We also have to remember that only during the rule of Mao, 70 million people were killed!

The augmentation of inhabitants in the Guangdong province is of course a process causing a great deal of trouble and problems, not only bringing more wealth or prosperity.
It causes problems for the environment but also social and cultural problems.
Again, these two latter problems can - unfortunately - always be dealt with by the military in a dictatorship like China!

Becoming or being the biggest car market in the world, raises questions concerning the consequences for the environment. In the world today there are (according to some figures) around 1 billion cars and in 2025 some scientists have estimated the number of cars in the world to 2,4 billions!
When talking about environmental aspects in relation to the economical development in China, the Chinese leaders always points at Europe and USA saying that we can't stop the process in China by referring to environmental aspects as the West never have taking into account these very same environmental aspects. Not until, lets say, the last three decades.
This is true but this can't stop us from discussing this issue.
However in order to do so countries in the West have to present significant progress in their environmental work and the Copenhagen conference did not succeed in this case!

After Mao Zedong a more 'market liberale' development began and this is of course to some degree very positive if it could lead to better living conditions for those Chinese living in poverty.
A market economy is however not a solely blessing system even though the world is full of 'market economy-fundamentalists' crying out their 'gospel' to the world.
The market economy is an anti-intellecutal system and if the prosperity is going to be combined with a sustainable living, intellectuals, not politicians or business men (-women) have to lead the way in the future.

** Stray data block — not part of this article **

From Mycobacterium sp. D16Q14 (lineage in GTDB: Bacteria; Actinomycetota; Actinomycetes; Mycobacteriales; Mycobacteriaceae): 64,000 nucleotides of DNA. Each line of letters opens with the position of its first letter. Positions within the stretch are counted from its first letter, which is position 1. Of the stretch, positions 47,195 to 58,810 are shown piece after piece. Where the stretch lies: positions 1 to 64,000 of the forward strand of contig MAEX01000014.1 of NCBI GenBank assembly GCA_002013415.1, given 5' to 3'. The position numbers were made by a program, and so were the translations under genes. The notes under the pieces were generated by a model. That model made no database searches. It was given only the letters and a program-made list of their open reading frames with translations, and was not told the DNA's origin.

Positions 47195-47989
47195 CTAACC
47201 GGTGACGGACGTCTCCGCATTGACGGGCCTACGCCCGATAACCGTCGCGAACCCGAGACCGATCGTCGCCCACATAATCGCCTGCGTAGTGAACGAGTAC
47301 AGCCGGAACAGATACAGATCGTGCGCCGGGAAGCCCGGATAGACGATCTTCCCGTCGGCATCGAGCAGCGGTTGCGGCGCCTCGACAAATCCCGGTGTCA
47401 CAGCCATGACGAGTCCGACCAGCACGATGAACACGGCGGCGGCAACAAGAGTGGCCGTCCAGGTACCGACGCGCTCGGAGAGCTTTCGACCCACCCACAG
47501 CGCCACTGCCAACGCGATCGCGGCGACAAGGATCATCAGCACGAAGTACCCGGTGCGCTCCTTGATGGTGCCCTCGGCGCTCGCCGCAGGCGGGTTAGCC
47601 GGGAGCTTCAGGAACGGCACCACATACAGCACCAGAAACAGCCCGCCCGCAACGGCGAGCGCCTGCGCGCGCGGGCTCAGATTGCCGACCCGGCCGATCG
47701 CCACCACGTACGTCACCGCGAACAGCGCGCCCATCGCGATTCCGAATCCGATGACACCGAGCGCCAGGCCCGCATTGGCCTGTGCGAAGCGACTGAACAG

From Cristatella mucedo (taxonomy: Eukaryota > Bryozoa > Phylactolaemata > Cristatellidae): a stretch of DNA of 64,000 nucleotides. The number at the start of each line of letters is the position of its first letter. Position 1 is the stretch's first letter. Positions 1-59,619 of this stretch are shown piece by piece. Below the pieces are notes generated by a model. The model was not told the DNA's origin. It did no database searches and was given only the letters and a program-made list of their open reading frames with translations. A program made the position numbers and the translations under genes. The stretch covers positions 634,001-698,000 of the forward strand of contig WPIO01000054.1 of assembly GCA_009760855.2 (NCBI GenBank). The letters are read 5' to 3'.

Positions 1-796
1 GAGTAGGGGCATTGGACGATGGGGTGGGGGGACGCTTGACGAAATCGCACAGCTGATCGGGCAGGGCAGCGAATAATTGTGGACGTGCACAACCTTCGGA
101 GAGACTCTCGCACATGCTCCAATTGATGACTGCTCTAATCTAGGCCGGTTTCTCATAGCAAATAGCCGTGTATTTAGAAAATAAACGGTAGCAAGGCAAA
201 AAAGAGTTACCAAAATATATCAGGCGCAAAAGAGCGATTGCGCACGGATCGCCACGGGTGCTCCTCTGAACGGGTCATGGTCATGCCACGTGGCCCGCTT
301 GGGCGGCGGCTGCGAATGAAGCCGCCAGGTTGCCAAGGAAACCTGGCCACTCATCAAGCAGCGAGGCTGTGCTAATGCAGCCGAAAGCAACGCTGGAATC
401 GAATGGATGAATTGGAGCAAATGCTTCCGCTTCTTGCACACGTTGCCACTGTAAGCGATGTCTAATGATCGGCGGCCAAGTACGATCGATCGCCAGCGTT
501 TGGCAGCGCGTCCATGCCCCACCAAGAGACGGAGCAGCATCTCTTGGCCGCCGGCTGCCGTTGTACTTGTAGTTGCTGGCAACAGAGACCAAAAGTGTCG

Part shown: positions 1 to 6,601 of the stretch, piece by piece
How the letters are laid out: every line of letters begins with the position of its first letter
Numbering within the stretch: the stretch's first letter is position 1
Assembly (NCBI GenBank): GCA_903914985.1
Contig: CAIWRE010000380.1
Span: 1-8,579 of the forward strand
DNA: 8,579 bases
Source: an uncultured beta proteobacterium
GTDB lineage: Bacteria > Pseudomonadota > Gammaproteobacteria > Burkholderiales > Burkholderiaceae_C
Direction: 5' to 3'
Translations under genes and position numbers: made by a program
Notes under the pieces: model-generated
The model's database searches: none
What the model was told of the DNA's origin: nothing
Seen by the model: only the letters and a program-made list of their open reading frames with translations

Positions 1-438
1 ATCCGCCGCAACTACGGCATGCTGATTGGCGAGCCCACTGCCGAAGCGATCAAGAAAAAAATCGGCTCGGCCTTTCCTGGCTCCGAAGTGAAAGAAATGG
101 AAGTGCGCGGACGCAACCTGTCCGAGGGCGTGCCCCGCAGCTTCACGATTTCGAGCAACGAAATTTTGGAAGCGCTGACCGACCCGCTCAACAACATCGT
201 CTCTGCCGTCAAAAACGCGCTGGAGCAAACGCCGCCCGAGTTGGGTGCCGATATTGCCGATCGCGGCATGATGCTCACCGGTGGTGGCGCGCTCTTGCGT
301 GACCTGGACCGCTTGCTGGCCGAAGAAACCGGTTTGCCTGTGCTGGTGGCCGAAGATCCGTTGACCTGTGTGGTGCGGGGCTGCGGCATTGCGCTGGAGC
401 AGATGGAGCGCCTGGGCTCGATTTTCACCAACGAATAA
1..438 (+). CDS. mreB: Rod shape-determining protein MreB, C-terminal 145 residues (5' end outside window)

This means that we have to start looking at as many aspects of development as possible not only the rude parameter called 'economic growth'.
This is important for us in the West as well as for the Chinese, Indians or any other people in the world experiencing the 'blessings and curses' of economic growth.
This is of course not a new insight but unfortunately our political leaders lack the courage to lead this work ahead.
Still the multinational companies dictate the terms and political leaders are willing to follow as they see many short term profits both economically and politically.
This is the case with the Chinese leaders as well as the leaders of the so called 'free world'.

When it comes to education and university studies I think (again without being able to prove this) that Chinese university students and researchers/scientists are more willing to stay in China or - if they have the possibility to go abroad - to return to China after a séjour in another country.
I also believe that this is something that differs China from India, as 'brain-drain' is a great problem in India. Indians going abroad for studies or work tend to stay as they are better payed in Western countries than in their native country India.
In Sweden we have had a great number of very competent Indian engineers and this goes for many European countries and the USA.
China is a country under strong development but as with the industrial and post-industrial era in the West, this will lead to great environmental, social and economical problems, besides the positive effects.